Mother of pearl inspires better composites

NCCR Bio-Inspired Materials researchers at the Swiss Federal Institute of Technology in Zurich (ETHZ) are investigating improved composites, using nacre found in mollusk shells as an example of lightweight materials with exceptional strength.

Nacre, commonly called mother of pearl, is a biological composite found in mollusks such as abalone. It displays an exceptional combination of strength and fracture-resistant behavior, despite being constituted of weak mineral building blocks. Viewed under a scanning-electron microscope, the material looks like a miniature brick wall with mortar joints. The bricks are actually nano-scale calcium carbonate plates that are stacked upon one another and connected by mineral bridges, while the spaces in between are filled with an organic ”mortar”.

NCCR Bio-Inspired Materials Principal Investigator Professor André Studart and his team have been investigating the structure-property correlations in nacre with the goal of establishing guidelines for lightweight composite design. To achieve this, they fabricated tunable nacre-like brick-and-mortar composites from magnetically aligned alumina microplatelets that are interconnected by titanium dioxide mineral bridges, and sealing off the empty spaces with a polymer.

According to Studart and his colleagues, these bridges play an important role in the fracture resistance of nacre-inspired materials, and the researchers established a model that isolates and quantifies the influence of mineral bridge density on the composite’s fracture properties. In other words, the model allows them to evaluate how many of these bridges are necessary to maximize the fracture strength of the composite.

The results of this research, published in the influential journal Proceedings of the National Academy of Sciences, allowed the scientists from the ETHZ Complex Materials group to demonstrate that the number of mineral bridges per platelet can be tuned to enhance the composite’s ability to carry a mechanical load. Because the model synthetic material is structured from ceramic constituents at the same length scale as biological nacre, it sheds light on the fundamental role of mineral bridges in natural brick-and-mortar structures while also demonstrating outstanding mechanical properties that compete with state-of-the-art composite materials.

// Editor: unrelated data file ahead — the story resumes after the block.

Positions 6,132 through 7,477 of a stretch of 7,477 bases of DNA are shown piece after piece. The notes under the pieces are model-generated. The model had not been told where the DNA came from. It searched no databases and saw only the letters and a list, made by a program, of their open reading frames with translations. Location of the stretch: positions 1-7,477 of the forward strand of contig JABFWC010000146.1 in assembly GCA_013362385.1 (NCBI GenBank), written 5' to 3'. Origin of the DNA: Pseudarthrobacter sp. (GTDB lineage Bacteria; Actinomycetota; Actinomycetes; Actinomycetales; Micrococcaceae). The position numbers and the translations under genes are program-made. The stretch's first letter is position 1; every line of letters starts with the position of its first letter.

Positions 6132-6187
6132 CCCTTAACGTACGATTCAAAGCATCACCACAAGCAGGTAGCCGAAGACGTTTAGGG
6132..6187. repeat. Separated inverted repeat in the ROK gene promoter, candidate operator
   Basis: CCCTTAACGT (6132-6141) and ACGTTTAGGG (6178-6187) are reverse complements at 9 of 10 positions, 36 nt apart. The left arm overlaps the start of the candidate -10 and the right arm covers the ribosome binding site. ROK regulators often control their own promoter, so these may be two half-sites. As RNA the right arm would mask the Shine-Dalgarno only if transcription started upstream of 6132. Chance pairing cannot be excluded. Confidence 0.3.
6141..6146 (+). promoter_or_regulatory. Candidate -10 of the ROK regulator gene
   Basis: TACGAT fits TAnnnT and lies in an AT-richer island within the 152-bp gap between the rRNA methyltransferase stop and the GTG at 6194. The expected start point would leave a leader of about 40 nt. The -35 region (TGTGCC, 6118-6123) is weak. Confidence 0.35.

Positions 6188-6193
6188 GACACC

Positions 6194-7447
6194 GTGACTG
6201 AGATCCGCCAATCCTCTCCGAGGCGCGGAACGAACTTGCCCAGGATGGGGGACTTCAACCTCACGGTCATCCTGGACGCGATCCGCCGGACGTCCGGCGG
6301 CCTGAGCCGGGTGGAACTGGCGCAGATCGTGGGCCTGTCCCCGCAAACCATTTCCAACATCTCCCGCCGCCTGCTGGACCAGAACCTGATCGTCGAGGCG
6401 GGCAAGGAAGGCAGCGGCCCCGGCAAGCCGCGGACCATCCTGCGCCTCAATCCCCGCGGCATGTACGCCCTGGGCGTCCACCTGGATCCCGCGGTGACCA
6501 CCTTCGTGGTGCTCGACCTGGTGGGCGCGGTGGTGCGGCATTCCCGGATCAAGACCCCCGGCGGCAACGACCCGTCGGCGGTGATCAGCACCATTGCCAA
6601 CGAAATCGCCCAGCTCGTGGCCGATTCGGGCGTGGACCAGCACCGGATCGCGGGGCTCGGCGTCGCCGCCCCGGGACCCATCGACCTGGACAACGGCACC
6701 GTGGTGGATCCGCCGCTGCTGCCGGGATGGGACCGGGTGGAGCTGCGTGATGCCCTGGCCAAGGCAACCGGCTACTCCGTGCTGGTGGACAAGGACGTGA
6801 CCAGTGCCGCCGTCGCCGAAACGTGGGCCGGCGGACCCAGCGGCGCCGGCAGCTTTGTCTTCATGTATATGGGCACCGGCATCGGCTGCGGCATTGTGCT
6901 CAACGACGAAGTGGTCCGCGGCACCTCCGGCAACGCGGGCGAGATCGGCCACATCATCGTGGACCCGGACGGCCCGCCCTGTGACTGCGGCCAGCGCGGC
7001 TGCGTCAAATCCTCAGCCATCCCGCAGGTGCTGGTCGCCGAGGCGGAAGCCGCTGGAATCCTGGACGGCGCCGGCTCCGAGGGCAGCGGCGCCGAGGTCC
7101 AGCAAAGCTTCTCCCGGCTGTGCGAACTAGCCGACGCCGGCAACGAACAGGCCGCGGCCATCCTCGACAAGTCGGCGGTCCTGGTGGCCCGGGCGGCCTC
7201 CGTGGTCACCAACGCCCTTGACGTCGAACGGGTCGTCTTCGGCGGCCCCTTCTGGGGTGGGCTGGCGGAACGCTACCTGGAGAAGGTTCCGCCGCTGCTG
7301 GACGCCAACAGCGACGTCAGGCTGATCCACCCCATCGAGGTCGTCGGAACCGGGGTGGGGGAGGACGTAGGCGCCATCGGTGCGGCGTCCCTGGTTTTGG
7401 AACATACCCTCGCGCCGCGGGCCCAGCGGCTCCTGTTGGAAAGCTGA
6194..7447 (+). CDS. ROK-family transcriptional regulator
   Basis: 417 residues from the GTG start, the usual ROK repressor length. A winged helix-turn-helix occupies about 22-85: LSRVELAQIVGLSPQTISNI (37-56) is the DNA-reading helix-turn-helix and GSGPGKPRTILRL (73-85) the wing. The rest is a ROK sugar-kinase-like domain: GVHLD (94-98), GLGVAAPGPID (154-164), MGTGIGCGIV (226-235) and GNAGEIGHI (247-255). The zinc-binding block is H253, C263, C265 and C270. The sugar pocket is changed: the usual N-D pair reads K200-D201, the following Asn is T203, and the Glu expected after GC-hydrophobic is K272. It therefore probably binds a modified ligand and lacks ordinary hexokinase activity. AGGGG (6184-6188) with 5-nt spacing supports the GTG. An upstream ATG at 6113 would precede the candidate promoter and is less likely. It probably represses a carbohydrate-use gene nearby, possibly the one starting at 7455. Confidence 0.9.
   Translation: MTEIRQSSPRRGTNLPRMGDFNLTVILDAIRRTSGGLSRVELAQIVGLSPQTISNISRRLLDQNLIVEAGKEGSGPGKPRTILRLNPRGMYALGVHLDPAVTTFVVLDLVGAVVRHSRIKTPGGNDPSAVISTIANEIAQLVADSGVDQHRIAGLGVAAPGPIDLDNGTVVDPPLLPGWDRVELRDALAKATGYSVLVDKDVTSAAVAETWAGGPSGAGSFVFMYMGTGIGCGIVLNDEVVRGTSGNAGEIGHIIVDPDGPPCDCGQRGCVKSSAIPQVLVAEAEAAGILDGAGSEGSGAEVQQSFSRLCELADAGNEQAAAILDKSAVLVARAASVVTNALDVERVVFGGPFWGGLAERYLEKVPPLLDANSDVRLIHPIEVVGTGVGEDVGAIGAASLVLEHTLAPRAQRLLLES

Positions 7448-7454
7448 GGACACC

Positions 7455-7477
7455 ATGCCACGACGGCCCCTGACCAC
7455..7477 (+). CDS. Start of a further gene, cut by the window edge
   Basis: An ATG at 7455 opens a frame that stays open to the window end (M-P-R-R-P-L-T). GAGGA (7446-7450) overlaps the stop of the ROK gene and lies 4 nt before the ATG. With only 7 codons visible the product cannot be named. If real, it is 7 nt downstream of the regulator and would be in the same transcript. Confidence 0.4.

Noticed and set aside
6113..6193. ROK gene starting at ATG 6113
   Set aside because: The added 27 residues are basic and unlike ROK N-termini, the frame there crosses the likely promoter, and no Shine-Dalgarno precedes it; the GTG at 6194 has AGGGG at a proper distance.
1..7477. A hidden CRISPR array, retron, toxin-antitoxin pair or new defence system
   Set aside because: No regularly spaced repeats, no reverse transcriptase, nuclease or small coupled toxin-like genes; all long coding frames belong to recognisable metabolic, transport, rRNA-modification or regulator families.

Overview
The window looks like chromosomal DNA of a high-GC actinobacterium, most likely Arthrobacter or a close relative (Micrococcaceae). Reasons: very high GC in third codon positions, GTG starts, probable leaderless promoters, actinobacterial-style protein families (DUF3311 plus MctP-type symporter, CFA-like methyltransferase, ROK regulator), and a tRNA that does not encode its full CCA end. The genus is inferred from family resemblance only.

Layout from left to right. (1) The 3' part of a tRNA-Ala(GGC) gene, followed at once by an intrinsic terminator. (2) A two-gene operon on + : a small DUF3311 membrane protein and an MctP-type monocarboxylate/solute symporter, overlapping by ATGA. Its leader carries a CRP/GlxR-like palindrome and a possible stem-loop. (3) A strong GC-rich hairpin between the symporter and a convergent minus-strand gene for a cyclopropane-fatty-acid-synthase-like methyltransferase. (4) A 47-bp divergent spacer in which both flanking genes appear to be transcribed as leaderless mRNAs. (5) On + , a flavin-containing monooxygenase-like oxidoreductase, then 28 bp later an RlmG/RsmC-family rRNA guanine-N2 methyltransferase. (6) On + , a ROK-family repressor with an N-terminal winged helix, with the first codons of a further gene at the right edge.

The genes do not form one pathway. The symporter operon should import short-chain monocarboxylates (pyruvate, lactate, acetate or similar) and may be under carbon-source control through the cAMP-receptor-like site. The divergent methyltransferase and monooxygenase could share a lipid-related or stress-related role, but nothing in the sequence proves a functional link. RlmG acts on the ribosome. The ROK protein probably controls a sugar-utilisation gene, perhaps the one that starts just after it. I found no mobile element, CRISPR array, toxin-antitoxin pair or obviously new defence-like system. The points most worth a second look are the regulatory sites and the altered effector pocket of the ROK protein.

“We are able to create composites with an unparalleled combination of strength and fracture resistance, achieving a new record within nacre-like composites, while demonstrating the same stiffness as high-performance carbon fiber composite materials,” explains Studart.

According to the researchers, these design principles can be directly and easily integrated into composites. The proposed technique could be used to tailor regions of a composite for complex mechanical load introduction, such as bolted joints. Other possible applications could include the use of sacrificial surface layers against abrasion in turbine blades, mounting nacre-like architectures to the leading edge of a foil for aircraft for impact resistance, or even on high friction surfaces where wear and abrasion are of paramount importance.

Reference: Grossman, M.; Bouville, F.; Masania, K.; Studart, A. R. Quantifying the role of mineral bridges on the fracture resistance of nacre-like composites, PNAS, 2018, 115, 12698-12703.